911 Owner Reveals Why He’ll Take His GT3 Over a GT2 RS Any Day

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GT2 RS: A dream car, or more trouble than it’s worth? 

You know, we’re just human beings. Sometimes, in the heat of the moment, words just fail us. That’s what host Matt Moreman of Obsessed Garage warns us about at the beginning of this video. But it’s understandable: Matt is reviewing a Porsche 911 991.2 GT2 RS here. Don’t worry Matt, we understand completely.

For this review, Matt is driving a friend’s $330,000 GT2 RS with the Weissach package. It’s low on gas, and it’s worth a lot of money. So instead of his usual thorough Porsche reviews, this one is a little shorter and done with a light touch. Still, we get to see him put it through its paces on the picturesque Cherohala Skyway in the North Carolina Mountains.

A GT2 RS on the Mountains

Reviewer Matt Moreman in a Porsche 911 GT2 RS.

Right away, Matt says the car feels a lot stiffer than his GT3. The engine note surprises him too. “Wow, it’s a lot louder than I thought it would be,” he says. And even compared to his car and a friend’s 911 Turbo, he quickly realizes that the GT2 RS is “completely different experience.”

That isn’t to say that he feels overwhelmed. On the contrary; he says it feels like any other 911 GT- car, albeit a 700 horsepower one. “Even with all that horsepower though, you feel in total control. It’s so easy to drive,” he says. He praises the car’s “very linear power delivery,” and describes his few minutes in the rare Porsche as a cap to “pretty much the most awesome weekend ever.”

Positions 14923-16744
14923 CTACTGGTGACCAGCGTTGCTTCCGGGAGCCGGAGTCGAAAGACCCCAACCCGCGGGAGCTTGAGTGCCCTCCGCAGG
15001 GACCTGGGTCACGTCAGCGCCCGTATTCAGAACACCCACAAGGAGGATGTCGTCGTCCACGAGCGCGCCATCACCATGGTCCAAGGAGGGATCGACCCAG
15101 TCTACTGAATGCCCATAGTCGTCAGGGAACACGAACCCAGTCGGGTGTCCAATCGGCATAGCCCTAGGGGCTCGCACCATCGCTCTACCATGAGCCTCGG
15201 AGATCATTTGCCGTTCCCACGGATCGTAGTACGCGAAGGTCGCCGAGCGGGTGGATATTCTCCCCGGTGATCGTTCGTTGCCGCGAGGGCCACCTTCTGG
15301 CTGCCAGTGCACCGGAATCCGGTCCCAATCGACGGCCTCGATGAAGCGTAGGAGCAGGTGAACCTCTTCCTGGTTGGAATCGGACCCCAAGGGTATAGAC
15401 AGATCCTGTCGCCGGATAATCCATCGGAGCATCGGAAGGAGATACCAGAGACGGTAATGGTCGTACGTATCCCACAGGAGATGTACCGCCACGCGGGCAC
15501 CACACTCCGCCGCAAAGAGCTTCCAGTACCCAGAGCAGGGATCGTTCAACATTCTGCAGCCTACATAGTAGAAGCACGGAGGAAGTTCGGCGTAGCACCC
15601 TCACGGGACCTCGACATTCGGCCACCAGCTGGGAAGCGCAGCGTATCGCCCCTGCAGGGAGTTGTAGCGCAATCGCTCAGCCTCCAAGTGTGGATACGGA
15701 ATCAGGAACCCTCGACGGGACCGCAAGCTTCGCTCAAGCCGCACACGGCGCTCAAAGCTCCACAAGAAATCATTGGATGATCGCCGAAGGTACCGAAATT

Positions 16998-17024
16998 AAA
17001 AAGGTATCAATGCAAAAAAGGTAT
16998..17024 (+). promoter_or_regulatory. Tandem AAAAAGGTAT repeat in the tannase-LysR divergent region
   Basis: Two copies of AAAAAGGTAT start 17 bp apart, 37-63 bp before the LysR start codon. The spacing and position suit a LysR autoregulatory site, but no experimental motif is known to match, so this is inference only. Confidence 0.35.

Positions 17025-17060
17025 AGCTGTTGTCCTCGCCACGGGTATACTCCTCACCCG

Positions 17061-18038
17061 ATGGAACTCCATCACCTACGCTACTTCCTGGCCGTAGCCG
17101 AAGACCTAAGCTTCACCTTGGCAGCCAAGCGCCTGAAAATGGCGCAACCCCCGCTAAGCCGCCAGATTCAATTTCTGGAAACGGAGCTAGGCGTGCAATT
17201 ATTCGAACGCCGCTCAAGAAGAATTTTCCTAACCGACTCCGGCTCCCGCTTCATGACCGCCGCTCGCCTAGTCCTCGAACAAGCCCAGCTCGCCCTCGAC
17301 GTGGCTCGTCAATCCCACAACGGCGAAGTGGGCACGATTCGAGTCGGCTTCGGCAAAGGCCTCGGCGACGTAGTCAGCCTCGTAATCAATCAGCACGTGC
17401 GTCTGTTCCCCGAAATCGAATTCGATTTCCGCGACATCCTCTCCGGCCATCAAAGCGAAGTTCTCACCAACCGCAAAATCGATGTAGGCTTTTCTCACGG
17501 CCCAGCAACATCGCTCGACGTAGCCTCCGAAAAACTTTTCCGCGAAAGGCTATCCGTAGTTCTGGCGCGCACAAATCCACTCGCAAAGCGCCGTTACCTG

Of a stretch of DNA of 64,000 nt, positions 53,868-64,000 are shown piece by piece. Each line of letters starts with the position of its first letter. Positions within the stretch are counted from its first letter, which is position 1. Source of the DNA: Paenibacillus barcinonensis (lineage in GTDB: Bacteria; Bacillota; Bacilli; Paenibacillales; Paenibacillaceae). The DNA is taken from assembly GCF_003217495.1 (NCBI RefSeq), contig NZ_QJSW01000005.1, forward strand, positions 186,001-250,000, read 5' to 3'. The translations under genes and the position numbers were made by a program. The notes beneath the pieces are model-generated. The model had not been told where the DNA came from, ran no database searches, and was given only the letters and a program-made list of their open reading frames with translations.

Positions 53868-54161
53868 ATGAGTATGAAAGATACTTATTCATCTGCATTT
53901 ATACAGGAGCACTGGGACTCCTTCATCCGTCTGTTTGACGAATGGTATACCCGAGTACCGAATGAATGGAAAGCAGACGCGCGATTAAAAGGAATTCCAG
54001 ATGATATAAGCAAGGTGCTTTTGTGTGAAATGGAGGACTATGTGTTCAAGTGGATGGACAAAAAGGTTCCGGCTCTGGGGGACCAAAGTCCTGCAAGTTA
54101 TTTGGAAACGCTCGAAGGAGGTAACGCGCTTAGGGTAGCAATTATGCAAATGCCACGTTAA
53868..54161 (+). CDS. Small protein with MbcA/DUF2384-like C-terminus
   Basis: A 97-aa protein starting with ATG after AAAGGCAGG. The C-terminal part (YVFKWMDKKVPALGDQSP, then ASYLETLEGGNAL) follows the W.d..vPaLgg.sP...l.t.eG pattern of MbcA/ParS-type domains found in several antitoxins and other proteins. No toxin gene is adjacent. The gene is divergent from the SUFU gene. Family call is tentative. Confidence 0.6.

Porsche 911 991.2 GT2 RS.

That’s where the driving segment ends. For the rest of the video, Matt is back in his office talking about his experience with the GT2 RS. Despite it being a true dream car, he has some very clear-eyed observations to make about the red-hot 911.

First off, he says that”the sound is a lot louder than I thought it would be.” Matt doesn’t love or hate the engine noise, but he does say that it has “a bit of drone with the valves open.” And while he marvels at the PDK transmission in the turbo car, he dispels the rumor that the PDK Sport mode does anything in manual mode. Finally, while the GT2 RS is stiffer than a GT3, he doesn’t see much difference in the various suspension modes.

So would Matt trade in his GT3 for a GT2 RS if he had the chance? Absolutely not. “I don’t really have a desire to have one,” he says. While the more race-focused car offers a different “experience,” Matt thinks that driving a hardcore variant that’s climbing in value just isn’t as practical as driving a more common (but no less special) GT3 on the street. Matt may think that he doesn’t have much to say here, but we think he’s made excellent points. What’s more, he’s highlighted the best thing about the Porsche 911: There are enough variants out there to make everybody happy.

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James Derek Sapienza has worked as a writer and editor in the world of automotive journalism since 2015.

He has a BS in History at SUNY Brockport, with a focus on American popular culture. A fan of the classics with a special interest in German cars, he is a proud owner of a 1991 W124 Mercedes. He is a frequent contributor to Mustang Forums, MBWorld, 5Series, Rennlist, and more.

Sapienza can be reached at [email protected]

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